Job Hazard Analysis
Job hazards exist in every occupation, and employers are obliged to mitigate hazards wherever possible. While OSHA does not mandate the use of a job hazard analysis program per se, it is obvious that its use as a tool will lead to the safe practices that OSHA does require.
To comply with job safety regulations, employers should conduct a job hazard analysis, the purpose of which it to identify potential hazards, provide safe practices training to employees, install safety equipment, prevent the use of unsafe equipment (tag and lockout procedures), and provide employees with a means to report violations to authorities.
Injury and Illness Protection
Having identified potential hazards, OSHA wants employers to take the steps to prevent on-the-job injuries and illness. These regulations are the result of certain employers (mining, for example) who risked the lives of their employees to increase corporate profits. OSHA 1910.
This is the fifth of a series of six posts regarding important OSHA or EPA rules that apply to independent schools.
Personal Protective Equipment
“OSHA requires the use of personal protective equipment (PPE) to reduce employee exposure to hazards when engineering and administrative controls are not feasible or effective in reducing these exposures to acceptable levels. Employers are required to determine if PPE should be used to protect their workers.” (http://www.osha.gov/SLTC/personalprotectiveequipment/)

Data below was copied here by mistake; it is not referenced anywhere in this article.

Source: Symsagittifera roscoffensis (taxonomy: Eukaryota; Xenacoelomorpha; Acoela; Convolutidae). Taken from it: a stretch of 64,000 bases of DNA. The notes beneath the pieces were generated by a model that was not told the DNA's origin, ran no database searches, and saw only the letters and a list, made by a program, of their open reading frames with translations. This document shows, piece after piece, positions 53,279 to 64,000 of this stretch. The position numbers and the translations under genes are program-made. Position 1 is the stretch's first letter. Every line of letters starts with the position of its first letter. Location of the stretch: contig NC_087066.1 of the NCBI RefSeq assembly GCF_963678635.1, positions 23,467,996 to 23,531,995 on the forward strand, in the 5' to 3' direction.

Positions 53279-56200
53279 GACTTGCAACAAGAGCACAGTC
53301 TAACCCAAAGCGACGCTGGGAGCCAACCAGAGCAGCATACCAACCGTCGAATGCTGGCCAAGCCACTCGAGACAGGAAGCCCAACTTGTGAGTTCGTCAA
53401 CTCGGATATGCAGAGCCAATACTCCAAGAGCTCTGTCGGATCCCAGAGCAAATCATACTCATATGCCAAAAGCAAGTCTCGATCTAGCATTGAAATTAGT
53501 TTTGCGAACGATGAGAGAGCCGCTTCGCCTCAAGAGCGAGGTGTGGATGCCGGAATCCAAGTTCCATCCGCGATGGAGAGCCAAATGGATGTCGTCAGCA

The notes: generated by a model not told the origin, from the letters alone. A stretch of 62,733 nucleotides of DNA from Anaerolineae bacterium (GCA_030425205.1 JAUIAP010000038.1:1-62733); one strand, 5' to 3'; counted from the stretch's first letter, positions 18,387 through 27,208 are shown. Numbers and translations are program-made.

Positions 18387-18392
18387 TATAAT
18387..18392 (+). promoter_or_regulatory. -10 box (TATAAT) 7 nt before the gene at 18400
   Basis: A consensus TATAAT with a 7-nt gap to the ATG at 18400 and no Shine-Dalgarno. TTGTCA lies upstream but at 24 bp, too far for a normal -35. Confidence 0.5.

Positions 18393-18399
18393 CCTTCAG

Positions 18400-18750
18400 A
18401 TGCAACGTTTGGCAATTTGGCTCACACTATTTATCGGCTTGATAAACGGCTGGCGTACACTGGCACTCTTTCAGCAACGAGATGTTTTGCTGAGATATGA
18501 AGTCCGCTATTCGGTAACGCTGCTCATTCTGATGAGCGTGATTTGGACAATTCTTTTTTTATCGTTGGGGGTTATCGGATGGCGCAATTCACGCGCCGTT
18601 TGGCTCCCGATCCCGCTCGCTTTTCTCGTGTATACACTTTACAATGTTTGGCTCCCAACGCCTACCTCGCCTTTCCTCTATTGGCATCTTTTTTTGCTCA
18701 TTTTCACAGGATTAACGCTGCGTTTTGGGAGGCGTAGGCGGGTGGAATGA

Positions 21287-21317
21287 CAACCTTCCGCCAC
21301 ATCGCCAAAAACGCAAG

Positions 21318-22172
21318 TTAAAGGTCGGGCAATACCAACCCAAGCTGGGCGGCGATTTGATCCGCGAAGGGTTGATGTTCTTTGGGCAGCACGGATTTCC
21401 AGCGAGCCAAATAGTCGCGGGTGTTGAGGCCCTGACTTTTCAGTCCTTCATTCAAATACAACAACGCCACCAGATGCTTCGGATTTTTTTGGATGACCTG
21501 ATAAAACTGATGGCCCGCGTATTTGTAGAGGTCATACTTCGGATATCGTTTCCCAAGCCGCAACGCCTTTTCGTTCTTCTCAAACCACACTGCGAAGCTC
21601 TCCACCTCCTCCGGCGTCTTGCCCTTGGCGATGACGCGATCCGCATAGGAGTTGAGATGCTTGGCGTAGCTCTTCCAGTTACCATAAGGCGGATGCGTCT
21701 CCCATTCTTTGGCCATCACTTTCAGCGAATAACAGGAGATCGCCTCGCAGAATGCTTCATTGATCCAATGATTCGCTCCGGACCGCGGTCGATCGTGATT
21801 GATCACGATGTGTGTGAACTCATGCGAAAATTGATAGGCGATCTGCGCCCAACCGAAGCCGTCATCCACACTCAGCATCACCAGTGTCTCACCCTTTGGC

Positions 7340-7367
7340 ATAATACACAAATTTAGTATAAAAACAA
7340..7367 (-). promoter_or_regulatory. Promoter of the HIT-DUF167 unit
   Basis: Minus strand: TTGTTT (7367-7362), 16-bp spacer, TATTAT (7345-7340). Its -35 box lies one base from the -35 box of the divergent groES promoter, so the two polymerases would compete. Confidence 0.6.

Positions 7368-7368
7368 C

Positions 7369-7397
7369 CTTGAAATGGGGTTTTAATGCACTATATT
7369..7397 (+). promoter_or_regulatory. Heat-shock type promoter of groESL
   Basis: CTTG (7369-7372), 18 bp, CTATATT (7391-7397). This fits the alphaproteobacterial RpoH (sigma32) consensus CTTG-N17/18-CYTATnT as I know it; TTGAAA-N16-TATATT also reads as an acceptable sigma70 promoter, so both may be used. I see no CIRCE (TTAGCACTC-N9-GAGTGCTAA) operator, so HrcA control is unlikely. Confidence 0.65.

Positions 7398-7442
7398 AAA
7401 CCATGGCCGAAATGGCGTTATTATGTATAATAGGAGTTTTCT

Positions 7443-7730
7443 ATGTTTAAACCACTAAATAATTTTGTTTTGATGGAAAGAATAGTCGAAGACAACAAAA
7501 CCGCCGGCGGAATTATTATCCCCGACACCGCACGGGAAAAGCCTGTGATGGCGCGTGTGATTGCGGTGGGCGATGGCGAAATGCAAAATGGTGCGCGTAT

To comply with this regulation schools must provide PPE at no cost to employees. In schools, this would routinely include safety glasses, gloves for outdoor work or rubber gloves for handling bloodborne pathogens or other hazardous and infectious materials, and respiratory masks when dealing with airborne chemicals.
Forms for Reporting Workplace Injury, OSHA
Job Hazard Analysis, OSHA
Injury & Illness Prevention Model Program For Non-High Hazard Employers, CalOSHA
Sample Personal Protective Equipment Policy, Michigan Municipal Workers’ Compensation Fund
Part 1, Bloodborne Pathogens and Infectious Disease
Part 2, Chemicals Used in Labs, Classrooms, and Custodial Supplies
Part 3, Mercury, Lead, Asbestos, Indoor Air Quality (IAQ), Material Safety Data Sheets, Notices and Public Notices/Right to Know
Part 4, Fire Prevention, Emergency Action, Medical Services and First Aid
Coming Up Next:
Part 6: Whistletblowers, Record Keeping, and Training